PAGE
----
“Weather based insurance provides risk management tools for farmers to deal with climate change adaptation initiative,” Pramod Aggarwal, regional programme leader, Research Programme on Climate Change, Agriculture and Food Security (CCAFS) platform, said. CCAFS has been, in collaboration with AICI, promoting the weather-based insurance among farmers.

So far, only about 30 million farmers out of 120 million have been covered under the National Crop Insurance

Scheme, which mainly covers yield losses. About 70% of these are accounted for by farmers who own less than four hectares.

For the national crop insurance scheme, companies provide coverage based on yield, for which historical yields of the crops concerned are taken into consideration while for weather-based insurance, the historical data of yield is not needed.

The Comprehensive Crop Insurance Scheme (CCIS), introduced in 1985 by the centre in collaboration with state governments, was linked to short-term crop credit, where all loans for notified crops in a specific area were compulsorily covered.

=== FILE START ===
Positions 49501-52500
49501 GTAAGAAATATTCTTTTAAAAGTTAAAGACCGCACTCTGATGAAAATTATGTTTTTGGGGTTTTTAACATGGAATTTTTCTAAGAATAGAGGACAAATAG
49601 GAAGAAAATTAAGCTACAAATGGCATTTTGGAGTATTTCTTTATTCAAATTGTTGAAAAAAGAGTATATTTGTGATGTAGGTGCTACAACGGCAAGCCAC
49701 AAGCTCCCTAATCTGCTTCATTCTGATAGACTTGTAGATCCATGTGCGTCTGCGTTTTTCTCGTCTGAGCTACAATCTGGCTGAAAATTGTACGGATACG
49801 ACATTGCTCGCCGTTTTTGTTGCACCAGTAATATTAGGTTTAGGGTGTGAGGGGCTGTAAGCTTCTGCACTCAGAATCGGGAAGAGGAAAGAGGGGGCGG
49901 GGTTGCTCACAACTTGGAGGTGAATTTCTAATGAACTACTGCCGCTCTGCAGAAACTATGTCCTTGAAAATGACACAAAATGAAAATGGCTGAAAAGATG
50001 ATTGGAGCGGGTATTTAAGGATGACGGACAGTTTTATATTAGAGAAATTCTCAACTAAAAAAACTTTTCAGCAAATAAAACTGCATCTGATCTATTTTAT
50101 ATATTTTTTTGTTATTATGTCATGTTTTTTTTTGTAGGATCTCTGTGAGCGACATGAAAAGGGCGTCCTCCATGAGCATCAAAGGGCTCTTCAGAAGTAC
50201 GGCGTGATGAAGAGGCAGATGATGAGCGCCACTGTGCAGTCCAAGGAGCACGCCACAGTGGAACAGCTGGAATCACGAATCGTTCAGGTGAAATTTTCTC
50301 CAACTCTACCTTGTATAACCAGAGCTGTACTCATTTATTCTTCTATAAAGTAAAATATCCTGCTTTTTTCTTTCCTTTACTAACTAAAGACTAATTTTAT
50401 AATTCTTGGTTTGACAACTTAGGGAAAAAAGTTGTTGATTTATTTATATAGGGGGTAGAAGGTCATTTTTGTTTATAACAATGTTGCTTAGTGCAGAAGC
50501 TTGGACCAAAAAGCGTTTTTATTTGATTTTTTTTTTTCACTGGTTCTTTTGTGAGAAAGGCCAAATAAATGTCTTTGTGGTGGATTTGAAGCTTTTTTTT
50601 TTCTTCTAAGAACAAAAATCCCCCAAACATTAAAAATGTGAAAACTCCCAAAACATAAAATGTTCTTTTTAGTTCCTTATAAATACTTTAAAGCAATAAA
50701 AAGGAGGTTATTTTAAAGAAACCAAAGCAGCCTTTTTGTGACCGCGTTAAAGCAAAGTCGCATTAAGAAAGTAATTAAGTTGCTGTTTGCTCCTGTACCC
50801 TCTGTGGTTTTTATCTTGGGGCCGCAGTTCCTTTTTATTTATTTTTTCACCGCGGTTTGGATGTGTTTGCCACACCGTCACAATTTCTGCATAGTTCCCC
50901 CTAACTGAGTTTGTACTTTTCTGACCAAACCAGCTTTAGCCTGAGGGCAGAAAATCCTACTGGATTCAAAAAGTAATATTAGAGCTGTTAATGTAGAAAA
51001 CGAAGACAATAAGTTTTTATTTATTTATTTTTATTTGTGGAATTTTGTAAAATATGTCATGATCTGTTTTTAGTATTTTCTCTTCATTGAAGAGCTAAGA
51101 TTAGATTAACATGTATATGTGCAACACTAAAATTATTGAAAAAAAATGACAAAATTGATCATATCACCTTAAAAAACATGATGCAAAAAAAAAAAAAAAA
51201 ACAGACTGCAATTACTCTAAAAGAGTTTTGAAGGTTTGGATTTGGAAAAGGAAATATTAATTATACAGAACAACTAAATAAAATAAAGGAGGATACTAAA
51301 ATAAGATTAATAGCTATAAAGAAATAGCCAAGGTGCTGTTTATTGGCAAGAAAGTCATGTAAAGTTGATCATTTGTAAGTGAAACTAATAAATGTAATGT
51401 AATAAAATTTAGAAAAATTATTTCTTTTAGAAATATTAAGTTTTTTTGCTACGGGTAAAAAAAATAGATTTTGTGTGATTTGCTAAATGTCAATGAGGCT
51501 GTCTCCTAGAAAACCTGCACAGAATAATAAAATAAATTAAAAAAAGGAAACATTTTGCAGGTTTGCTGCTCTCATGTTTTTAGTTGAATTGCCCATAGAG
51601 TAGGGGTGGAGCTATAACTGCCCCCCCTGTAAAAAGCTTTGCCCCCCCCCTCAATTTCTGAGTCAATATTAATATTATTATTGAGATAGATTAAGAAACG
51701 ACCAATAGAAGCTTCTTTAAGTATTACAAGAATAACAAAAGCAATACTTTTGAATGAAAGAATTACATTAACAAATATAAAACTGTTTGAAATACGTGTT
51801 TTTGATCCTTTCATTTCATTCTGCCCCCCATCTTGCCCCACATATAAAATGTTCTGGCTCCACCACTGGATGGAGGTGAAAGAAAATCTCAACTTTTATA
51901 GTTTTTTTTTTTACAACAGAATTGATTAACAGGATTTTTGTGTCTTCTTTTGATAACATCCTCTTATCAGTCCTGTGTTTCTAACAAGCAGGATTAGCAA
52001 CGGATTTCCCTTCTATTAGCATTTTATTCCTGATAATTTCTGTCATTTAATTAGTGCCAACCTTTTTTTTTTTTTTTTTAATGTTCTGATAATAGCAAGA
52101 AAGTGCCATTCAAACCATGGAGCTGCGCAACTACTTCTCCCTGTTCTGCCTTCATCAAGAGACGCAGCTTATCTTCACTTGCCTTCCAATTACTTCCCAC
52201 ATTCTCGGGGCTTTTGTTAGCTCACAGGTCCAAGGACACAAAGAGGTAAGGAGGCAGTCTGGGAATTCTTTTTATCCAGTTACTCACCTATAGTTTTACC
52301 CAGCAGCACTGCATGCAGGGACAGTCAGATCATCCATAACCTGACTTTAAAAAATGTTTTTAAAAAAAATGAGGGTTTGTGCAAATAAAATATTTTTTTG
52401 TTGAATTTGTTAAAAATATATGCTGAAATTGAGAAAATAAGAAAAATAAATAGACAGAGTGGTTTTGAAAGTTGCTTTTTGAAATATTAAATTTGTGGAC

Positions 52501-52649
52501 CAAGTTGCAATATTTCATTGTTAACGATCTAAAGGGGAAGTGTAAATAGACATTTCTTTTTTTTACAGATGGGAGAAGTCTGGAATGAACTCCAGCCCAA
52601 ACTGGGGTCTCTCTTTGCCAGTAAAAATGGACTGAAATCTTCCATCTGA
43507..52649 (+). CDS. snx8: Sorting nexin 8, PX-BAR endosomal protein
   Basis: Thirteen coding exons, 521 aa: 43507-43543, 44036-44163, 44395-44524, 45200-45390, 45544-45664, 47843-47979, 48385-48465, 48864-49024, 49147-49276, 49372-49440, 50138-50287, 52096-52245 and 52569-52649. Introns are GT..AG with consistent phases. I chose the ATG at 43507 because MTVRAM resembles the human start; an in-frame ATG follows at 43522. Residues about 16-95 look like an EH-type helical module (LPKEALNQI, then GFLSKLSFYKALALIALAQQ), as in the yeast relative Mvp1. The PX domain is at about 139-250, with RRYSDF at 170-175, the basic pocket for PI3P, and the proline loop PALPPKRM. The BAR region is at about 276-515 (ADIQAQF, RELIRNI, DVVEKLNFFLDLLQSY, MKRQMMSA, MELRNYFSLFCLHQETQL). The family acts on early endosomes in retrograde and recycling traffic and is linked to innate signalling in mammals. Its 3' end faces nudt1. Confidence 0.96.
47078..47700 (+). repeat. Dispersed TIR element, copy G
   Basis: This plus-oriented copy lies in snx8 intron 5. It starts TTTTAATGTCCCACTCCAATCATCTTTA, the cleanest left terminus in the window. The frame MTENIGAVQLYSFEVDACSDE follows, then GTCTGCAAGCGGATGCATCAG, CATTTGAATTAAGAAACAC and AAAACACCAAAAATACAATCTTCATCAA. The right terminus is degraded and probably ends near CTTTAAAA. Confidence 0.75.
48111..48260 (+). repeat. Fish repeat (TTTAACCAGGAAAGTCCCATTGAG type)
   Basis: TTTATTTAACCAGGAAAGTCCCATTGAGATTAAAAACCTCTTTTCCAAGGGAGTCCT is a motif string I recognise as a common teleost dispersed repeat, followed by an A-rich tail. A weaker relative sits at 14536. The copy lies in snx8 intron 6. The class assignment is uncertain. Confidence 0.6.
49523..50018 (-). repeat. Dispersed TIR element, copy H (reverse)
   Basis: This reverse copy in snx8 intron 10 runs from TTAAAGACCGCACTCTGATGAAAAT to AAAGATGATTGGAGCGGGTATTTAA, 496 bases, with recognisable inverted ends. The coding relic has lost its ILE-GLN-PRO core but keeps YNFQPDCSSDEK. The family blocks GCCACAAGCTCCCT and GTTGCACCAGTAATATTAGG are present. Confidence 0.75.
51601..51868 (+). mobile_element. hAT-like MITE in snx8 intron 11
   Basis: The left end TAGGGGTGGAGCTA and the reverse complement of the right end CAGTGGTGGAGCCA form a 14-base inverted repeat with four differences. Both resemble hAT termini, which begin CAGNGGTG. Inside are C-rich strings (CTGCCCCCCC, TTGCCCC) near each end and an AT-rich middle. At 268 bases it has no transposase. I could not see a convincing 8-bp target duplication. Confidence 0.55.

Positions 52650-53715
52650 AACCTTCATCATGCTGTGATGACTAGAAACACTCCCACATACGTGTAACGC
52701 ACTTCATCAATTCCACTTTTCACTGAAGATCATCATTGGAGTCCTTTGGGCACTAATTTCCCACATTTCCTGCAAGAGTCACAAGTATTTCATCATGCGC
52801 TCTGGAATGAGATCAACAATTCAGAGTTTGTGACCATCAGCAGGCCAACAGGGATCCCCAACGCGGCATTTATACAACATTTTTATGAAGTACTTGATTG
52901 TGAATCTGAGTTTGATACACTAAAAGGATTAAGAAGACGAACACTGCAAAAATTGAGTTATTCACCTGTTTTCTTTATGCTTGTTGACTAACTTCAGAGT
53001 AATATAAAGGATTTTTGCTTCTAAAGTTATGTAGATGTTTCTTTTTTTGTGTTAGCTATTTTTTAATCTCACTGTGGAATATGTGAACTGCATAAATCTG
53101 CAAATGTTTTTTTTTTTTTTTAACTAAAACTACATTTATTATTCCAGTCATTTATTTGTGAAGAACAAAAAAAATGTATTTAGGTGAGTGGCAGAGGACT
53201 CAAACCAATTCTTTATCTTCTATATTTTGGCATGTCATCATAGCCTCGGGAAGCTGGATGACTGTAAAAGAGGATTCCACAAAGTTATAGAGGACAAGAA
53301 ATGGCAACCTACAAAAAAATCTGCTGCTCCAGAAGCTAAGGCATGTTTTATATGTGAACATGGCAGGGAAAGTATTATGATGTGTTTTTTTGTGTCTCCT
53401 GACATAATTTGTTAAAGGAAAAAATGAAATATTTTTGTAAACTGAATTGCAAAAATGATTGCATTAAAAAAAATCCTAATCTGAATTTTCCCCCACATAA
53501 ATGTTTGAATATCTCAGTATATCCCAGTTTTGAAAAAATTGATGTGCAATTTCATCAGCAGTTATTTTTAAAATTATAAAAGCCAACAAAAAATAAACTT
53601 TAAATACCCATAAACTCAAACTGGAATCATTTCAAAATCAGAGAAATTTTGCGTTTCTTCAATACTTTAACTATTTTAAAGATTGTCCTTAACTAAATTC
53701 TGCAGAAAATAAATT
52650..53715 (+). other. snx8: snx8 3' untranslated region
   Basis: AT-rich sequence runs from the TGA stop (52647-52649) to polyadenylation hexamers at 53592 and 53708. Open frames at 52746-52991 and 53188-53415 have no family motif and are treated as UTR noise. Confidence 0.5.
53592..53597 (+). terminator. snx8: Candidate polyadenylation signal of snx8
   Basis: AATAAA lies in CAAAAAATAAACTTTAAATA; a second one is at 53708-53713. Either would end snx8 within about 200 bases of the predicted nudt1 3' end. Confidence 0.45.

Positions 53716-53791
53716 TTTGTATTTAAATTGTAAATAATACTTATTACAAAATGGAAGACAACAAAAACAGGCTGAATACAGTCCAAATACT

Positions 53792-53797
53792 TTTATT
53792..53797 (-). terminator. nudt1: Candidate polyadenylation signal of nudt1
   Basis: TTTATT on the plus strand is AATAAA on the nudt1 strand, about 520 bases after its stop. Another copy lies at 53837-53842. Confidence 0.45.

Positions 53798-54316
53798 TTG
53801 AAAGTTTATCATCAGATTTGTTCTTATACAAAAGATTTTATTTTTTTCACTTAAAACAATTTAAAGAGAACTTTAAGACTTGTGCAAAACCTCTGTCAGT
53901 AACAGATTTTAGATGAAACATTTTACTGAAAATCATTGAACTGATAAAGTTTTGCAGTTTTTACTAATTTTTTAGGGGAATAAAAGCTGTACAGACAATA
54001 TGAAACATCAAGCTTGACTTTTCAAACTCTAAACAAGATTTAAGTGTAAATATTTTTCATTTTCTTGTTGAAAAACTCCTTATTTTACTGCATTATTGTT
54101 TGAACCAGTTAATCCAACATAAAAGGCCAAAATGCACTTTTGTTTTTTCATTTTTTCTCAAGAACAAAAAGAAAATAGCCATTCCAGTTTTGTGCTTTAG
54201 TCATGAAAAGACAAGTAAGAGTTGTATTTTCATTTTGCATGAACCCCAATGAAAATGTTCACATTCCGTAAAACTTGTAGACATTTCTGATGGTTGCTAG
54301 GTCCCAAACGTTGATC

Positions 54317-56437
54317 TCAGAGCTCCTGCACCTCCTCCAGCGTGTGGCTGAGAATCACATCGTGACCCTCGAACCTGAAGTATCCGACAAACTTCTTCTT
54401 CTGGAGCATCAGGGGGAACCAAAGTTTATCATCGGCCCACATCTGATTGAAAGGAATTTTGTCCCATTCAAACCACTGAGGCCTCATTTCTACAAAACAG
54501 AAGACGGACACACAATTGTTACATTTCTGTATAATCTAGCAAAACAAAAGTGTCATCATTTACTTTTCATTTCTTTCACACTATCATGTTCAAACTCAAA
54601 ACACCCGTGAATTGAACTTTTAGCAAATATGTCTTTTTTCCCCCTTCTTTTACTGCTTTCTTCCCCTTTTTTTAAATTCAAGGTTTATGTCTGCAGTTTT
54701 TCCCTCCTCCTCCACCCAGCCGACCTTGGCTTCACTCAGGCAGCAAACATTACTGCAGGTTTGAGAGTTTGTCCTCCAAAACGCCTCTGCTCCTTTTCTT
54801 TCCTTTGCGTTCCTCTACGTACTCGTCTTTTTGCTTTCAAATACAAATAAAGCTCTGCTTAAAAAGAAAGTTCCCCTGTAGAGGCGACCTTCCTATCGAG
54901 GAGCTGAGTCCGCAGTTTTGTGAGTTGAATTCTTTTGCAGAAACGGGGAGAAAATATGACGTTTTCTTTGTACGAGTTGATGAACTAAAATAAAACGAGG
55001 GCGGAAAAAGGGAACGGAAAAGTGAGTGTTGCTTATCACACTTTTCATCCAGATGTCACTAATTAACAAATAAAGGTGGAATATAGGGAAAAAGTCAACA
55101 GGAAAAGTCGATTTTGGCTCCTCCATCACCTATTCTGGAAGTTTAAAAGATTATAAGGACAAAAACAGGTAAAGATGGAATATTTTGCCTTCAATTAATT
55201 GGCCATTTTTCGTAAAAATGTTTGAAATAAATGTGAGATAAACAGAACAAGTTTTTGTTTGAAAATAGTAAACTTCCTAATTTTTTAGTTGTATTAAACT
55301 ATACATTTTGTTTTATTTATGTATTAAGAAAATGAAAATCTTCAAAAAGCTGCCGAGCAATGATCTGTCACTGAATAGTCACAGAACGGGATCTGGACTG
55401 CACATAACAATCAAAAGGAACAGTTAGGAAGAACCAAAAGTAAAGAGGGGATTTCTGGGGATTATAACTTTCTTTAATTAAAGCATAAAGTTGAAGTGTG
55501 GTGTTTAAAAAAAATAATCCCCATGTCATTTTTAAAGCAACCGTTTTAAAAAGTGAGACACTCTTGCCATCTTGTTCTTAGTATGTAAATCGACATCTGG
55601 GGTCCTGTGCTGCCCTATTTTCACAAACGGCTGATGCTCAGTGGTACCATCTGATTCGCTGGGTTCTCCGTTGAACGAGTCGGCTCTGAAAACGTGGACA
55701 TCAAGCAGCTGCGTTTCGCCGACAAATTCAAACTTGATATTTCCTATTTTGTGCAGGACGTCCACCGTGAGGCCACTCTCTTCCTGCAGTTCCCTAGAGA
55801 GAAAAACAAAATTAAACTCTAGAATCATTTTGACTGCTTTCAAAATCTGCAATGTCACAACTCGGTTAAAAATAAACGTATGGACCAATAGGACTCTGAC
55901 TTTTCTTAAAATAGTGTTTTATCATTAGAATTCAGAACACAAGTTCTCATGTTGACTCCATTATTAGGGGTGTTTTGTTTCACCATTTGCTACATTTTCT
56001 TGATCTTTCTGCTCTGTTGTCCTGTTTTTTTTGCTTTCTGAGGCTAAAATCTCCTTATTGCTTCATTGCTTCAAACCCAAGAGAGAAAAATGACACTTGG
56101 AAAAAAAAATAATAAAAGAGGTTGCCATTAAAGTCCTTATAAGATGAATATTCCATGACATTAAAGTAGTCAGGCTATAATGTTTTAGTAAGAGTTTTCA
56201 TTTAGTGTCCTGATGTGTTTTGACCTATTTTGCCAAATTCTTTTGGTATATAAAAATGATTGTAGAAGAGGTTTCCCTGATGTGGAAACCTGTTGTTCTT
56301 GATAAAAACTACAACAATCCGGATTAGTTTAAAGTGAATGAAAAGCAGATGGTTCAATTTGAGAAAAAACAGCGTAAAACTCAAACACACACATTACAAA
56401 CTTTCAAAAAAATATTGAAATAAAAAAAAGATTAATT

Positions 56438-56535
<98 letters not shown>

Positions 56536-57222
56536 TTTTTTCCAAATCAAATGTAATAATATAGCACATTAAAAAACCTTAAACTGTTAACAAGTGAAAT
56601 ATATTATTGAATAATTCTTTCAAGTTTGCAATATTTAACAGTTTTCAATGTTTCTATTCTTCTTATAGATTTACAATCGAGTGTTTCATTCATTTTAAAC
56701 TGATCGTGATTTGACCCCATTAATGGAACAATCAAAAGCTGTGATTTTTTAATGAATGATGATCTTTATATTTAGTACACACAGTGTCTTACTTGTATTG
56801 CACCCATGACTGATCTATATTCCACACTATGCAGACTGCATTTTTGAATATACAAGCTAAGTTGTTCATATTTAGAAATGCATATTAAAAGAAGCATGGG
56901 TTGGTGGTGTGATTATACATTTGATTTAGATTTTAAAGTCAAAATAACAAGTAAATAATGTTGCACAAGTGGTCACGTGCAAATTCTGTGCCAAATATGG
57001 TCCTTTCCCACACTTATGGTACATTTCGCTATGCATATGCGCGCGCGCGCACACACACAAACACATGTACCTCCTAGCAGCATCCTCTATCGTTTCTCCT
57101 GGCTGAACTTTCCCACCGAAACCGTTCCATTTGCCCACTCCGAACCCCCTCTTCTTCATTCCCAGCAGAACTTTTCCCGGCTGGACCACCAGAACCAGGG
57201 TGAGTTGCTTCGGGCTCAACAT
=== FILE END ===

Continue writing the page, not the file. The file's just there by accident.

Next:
Close to 60 lakh farmers benefited from the CCIS and the majority of claims were paid in states such as Gujarat, Andhra Pradesh, Maharashtra and Orissa.

Conservation of Mangroves for climate change mitigation

Conservation of Mangroves for climate change mitigation

Mark Spalding, principal investigator on the project and a marine scientist at the US-based worldwide conservation organisation The Nature Conservancy, says: “These results can help guide decisions regarding priority areas for the conservation and rehabilitation of mangroves for climate change mitigation.”

International Union of Conservation (IUCN) advisor on coastal ecosystem and famously known as father of mangroves, Tahir Qureshi said, “About 20 years ago, mangroves were at 5,000 hectors in Karachi but now its limited to less than 3500 hectors, Port Qasim, Karachi Harbour, Mai Kullachi, Boat Basin, Kaka Pir, Baba Bhit, Salehabad, Manora, Ibrahim haideri and all other areas at east and west coast of Karachi are witnessing shrinking mangroves deposit and as a result population of birds, fishes on decline while shrimps and lots of other species are alarmingly vanishing” he added.